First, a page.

A clothesline is a handy, and almost deceptively simple technology. On a warm and sunny summer day, particularly out here in the wind farm, clothes hung on the line will often dry more quickly than they do in the electric dryer.
Our clothesline is something special, as clotheslines go. Often when one sees a clothesline it's 10 or 15 feet of cotton line stretched from the side of the house to a mounting point. A trip to Amazon will find you a rotary clothesline perfect for a small backyard area. But our ancestors, given ample yard space and an apparent sense of industry, left this for us:
The posts are solid steel, a good three inches in diameter and about six foot tall. The cross-bars are also steel and, given how well they hold and how long they've been there (I remember them from my childhood, and I'm sure they are older still than that), the posts are almost certainly set in concrete. If the distance between them seems vast, thats only because it is - they are set a good 70 feet apart. No cotton clothesline here - plastic-wrapped wire line is the rule of the day.
Given the length of the span, the line will tend to sag as clothing is added to it. I've followed family tradition on this front, and built a very fancy support pole to be placed somewhere in the middle of the line (it's a hunk of old door frame with a couple of notches cut into it. But it works). LB recently made a second pole for the second line, using the trunk of a weed-tree they recently cut down, continuing the long family tradition of, shall we say, repurposing existing material...
Probably the most challenging part is getting and maintaining a taught line across the space. It's difficult to pull the line tightly enough when putting it up, even with a significant amount of elbow grease. Even if one does get it pulled to a state tightly enough that one is content, the line stretches over time. However, MLW discovered these nifty clothesline tighteners and ordered them from Amazon.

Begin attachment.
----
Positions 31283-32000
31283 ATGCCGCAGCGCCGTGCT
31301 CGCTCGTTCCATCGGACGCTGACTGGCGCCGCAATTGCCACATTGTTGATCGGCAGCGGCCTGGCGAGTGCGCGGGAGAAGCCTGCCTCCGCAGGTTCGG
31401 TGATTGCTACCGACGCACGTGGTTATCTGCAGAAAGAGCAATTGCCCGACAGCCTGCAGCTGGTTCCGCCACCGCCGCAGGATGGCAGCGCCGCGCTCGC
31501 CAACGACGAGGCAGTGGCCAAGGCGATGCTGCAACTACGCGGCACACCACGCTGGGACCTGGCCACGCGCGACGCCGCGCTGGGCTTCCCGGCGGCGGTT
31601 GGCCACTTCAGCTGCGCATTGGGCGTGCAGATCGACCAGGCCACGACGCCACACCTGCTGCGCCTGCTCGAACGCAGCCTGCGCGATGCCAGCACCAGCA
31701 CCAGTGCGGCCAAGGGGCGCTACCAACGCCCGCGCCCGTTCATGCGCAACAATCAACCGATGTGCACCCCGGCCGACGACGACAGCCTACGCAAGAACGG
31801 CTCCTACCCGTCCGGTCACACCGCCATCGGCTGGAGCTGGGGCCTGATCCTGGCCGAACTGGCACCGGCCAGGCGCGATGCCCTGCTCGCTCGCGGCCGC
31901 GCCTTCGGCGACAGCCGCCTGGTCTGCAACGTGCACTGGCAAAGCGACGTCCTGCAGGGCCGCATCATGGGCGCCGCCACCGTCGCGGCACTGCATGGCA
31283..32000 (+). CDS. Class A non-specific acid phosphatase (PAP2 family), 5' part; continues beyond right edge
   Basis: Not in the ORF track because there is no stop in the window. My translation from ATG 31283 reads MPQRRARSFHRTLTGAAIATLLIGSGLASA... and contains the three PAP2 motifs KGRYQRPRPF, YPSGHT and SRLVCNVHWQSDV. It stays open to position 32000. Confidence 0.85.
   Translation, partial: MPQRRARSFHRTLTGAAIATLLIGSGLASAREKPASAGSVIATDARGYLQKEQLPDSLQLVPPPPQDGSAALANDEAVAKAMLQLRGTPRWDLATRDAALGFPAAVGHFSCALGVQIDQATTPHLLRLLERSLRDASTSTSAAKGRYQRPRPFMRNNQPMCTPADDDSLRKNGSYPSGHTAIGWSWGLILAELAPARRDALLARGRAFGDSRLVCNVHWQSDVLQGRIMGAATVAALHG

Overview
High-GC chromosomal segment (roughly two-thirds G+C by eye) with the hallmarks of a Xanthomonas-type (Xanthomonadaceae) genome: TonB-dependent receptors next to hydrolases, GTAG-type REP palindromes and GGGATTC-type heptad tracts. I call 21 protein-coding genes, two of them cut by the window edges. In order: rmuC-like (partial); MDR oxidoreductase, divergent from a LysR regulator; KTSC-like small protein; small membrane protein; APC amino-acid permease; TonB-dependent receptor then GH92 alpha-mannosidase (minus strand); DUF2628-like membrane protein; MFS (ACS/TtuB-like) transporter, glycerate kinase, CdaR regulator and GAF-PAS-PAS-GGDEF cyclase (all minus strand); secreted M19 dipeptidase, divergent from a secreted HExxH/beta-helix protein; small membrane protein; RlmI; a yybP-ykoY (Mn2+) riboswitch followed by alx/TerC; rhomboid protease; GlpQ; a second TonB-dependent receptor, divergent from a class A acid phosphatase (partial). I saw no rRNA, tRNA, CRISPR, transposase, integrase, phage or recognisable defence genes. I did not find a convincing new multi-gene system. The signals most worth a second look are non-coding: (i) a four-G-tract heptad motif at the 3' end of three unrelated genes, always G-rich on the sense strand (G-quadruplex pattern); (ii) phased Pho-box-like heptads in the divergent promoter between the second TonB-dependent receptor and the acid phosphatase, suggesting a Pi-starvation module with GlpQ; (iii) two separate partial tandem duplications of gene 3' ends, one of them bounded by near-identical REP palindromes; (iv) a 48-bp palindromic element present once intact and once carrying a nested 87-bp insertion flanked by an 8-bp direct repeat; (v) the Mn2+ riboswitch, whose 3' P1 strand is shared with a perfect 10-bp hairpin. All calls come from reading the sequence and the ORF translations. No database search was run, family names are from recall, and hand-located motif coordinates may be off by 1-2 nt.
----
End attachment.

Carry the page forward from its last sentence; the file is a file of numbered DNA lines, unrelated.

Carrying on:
I'm sure these aren't a new idea. The mounting points on the clothesline poles themselves have eye bolts on them, undoubtedly installed with the idea of doing much the same thing. However, due to age and rust and paint these are well past the point of being useful. But I put the line tighteners into place, and was able to pull both lines taught enough that Nik Wallenda might find them attractive were he to wander through our back yard.
What I especially like about them is that they promise the possibility of addressing future sag with just a turn of the handle rather than needing to pull the line off and try again.
Having the clothesline in place and available was especially a boon over the last few months, when our dryer started to signal it's intent to retire by requiring three or more cycles through before getting things completely dry. It was a greater benefit still when, a week or two ago, that self-same dryer decided to call it quits entirely (here I had been hoping it was just feeling a little tired, and would recover after a bit of rest. Sadly for the bank account this turned out not to be the case).